My 2 cents: I’ve been thinking a lot about asymmetric information flows between grantor and grantee. Stannard-Stockton is talking about a feedback loop missing in philanthropy that exists, to differing degrees, in markets, politics and evolutionary systems. Non-profit grantees are understandably fearful of criticizing their benefactors, “biting the hand that feeds them.”
It’s really too bad. As intermediaries between grantors and beneficiaries, they have deep knowledge of both sides of that equation. I think it would be exciting to uncover incentives for foundations to get unfettered criticism from their grantees.
I’ve been looking at the Center for Effective Philanthropy’s Grantee Perception Report as one such mechanism. I’ve asked Sean and his readers for their thoughts on this project.
Reading through the comments also pointed me to Brigid Slipka’s excellent post, Define Failure In Terms of Beneficiaries, Not Donors.
Dione Alexander at Money and Mission
In Brief: “Change capital is to the nonprofit world what venture capital is to the for-profit world. It is money that can be used for excellent growth opportunities and to incubate innovation… nonprofits are often rewarded for their ability to effectively produce more of the same even if there are potentially better opportunities on the horizon.”
Paul Connolly at Transparency Talk
In brief: “Rather than scrutinizing Packard’s data on our own behind closed office doors, we are facilitating a “learning in public” process through which we are sharing early research findings widely and encouraging input… How can philanthropies create better filters for seeking commentary when most people actually might not be that interested in poring through all of the information in those glass filing cabinets?” Connolly’s group, TCC, is using a combo of wikis, social media and convened dialogues in their open evaluation.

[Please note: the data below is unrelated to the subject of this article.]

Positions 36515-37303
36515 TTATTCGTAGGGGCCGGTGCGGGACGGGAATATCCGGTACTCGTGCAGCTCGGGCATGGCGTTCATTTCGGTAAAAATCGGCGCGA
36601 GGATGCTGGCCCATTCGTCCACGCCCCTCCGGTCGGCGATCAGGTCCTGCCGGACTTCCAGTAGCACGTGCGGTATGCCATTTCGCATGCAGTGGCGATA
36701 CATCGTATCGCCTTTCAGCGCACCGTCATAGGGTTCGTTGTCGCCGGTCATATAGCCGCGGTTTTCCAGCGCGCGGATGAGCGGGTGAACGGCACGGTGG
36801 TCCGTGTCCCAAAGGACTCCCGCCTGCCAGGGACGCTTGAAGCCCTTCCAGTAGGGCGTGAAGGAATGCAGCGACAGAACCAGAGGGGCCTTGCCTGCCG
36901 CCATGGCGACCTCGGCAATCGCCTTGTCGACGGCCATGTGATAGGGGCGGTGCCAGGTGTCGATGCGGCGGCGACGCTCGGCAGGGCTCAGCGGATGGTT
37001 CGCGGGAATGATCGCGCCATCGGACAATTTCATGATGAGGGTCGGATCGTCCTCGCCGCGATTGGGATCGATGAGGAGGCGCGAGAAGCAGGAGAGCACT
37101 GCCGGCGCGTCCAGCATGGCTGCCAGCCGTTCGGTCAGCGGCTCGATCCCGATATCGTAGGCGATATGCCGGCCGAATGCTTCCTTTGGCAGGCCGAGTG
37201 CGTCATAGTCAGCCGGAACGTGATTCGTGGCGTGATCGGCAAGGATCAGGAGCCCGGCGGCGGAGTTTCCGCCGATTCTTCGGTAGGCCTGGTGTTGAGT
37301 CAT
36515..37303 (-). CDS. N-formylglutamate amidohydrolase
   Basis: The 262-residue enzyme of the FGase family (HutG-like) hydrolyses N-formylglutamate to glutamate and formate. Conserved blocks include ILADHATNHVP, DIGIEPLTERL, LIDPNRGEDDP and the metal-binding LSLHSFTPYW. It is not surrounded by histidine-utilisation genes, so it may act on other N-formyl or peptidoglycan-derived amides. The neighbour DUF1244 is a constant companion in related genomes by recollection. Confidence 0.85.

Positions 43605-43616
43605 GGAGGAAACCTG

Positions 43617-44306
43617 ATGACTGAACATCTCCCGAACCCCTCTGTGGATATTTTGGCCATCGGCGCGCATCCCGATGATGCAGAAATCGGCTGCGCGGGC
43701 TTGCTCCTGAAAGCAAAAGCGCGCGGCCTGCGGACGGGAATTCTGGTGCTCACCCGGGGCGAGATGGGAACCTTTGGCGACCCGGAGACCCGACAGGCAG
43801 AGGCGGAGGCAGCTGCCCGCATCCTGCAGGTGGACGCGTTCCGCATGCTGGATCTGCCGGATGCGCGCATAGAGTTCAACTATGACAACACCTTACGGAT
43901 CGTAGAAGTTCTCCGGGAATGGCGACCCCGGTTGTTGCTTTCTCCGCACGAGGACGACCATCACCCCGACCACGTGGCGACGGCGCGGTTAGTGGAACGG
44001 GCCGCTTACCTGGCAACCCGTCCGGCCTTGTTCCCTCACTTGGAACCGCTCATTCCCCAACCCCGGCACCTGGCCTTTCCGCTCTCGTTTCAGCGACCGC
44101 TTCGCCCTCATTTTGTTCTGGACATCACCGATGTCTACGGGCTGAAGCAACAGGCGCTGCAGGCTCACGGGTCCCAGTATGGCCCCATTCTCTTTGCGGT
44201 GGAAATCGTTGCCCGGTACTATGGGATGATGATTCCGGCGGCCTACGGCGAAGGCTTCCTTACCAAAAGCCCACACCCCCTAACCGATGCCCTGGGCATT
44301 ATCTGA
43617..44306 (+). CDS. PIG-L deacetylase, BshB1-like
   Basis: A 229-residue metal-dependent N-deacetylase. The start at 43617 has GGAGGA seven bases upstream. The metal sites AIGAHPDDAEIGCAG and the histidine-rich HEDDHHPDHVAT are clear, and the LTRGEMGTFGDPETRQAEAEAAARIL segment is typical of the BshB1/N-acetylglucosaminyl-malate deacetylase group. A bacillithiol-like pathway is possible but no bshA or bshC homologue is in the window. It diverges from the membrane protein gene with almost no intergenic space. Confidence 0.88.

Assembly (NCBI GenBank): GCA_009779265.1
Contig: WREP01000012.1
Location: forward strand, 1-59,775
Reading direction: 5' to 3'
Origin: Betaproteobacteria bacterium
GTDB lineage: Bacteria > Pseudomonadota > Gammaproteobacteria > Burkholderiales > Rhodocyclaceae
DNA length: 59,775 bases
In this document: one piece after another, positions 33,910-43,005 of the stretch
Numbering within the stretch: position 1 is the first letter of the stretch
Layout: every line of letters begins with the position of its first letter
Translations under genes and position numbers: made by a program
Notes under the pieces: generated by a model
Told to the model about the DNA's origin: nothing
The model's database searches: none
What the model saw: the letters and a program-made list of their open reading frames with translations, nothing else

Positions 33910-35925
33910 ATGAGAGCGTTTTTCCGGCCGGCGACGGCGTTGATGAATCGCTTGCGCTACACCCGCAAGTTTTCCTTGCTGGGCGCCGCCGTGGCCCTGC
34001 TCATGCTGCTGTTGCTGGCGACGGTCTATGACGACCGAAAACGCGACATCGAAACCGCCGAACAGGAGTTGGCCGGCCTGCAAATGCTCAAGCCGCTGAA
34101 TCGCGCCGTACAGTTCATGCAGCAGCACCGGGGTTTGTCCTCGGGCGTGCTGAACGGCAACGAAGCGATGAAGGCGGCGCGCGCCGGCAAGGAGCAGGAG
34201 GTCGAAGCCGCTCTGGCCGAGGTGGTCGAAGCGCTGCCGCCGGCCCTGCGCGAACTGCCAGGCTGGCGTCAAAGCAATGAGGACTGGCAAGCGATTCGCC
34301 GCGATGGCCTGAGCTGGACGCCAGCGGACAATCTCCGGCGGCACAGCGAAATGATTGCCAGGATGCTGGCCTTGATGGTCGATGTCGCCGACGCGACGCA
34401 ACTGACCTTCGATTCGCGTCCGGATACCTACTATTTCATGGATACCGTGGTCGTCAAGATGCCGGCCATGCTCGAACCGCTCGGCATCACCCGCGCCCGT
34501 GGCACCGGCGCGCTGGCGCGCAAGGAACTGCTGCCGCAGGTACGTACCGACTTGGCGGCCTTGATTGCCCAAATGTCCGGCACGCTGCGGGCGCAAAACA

My 2 cents: Commendable approach to radical transparency for philanthropy. Some operational notes: Wikis aren’t great for dialogue.
It’s great to see that they’ve enhanced your wiki with more immediate communications fora, like discussion groups and social media channels. Wikis are great places to create flexible banks of “canonical knowledge,” which is to say – find patterns of consensus truths among your participants through dialogue, and later fit them into your wiki taxonomy. You can then target appeals to stewarding the wiki to your most active participants. Caveat: wiki UI’s aren’t the most user-friendly, so staff time is invaluable in that stewardship – keeping the structure clean and navigable and participants trained and supported.
Matt Mendenhall at Re: Philanthropy
As preparation to enter the public policy arena, community foundations first educate themselves regarding the true limitations as well as the misconceptions about limitations to public policy work. If the term “public policy” creates mental blocks (”we can’t lobby”), using other terms-such as “civic leadership”-may help to expand perspectives on what is both possible and appropriate.
Philanthropy News Digest
In brief: Quick overview of the key numbers coming out of the recent CompassPoint/Meyer “Daring to Lead” (PDF) report, including the headline statistic.
Susan Wolf Ditkoff at Tactical Philanthropy
I’m intrigued by the questions that adaptive philanthropists are asking. For example, an adaptive strategy requires clear but flexible definitions of what success looks like, for whom, and what is known or assumed about the problem – but not a rigid roadmap of how to solve it. An adaptive strategy articulates clear criteria and a screening process for what will and won’t get funded (guardrails if you will) that help philanthropists quickly assess and decide among emerging opportunities – without succumbing to random opportunism or mission drift.
My 2 cents: An excellent, succinct post, worth reading every word.